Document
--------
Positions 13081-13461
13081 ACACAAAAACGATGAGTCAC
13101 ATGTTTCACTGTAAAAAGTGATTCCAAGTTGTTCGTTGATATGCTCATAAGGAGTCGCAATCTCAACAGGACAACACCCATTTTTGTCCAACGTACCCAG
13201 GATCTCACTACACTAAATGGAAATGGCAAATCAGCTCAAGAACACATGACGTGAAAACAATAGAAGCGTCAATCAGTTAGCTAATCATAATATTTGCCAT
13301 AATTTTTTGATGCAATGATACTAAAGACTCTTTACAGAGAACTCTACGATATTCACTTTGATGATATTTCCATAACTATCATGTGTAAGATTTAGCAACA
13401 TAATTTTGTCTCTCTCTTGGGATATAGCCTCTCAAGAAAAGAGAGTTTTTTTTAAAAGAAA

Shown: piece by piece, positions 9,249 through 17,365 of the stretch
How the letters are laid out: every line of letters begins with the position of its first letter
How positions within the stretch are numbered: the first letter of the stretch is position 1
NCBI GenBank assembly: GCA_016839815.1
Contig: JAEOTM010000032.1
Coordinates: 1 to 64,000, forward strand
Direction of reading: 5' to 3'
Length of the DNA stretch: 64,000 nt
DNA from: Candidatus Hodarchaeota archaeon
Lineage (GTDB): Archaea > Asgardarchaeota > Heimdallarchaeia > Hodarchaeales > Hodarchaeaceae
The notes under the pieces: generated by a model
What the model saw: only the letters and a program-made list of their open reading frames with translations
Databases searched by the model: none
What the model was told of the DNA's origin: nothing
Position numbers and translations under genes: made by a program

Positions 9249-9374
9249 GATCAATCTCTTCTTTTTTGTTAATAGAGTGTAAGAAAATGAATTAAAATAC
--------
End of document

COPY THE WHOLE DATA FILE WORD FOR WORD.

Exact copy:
Positions 13081-13461
13081 ACACAAAAACGATGAGTCAC
13101 ATGTTTCACTGTAAAAAGTGATTCCAAGTTGTTCGTTGATATGCTCATAAGGAGTCGCAATCTCAACAGGACAACACCCATTTTTGTCCAACGTACCCAG
13201 GATCTCACTACACTAAATGGAAATGGCAAATCAGCTCAAGAACACATGACGTGAAAACAATAGAAGCGTCAATCAGTTAGCTAATCATAATATTTGCCAT
13301 AATTTTTTGATGCAATGATACTAAAGACTCTTTACAGAGAACTCTACGATATTCACTTTGATGATATTTCCATAACTATCATGTGTAAGATTTAGCAACA
13401 TAATTTTGTCTCTCTCTTGGGATATAGCCTCTCAAGAAAAGAGAGTTTTTTTTAAAAGAAA

Shown: piece by piece, positions 9,249 through 17,365 of the stretch
How the letters are laid out: every line of letters begins with the position of its first letter
How positions within the stretch are numbered: the first letter of the stretch is position 1
NCBI GenBank assembly: GCA_016839815.1
Contig: JAEOTM010000032.1
Coordinates: 1 to 64,000, forward strand
Direction of reading: 5' to 3'
Length of the DNA stretch: 64,000 nt
DNA from: Candidatus Hodarchaeota archaeon
Lineage (GTDB): Archaea > Asgardarchaeota > Heimdallarchaeia > Hodarchaeales > Hodarchaeaceae
The notes under the pieces: generated by a model
What the model saw: only the letters and a program-made list of their open reading frames with translations
Databases searched by the model: none
What the model was told of the DNA's origin: nothing
Position numbers and translations under genes: made by a program

Positions 9249-9374
9249 GATCAATCTCTTCTTTTTTGTTAATAGAGTGTAAGAAAATGAATTAAAATAC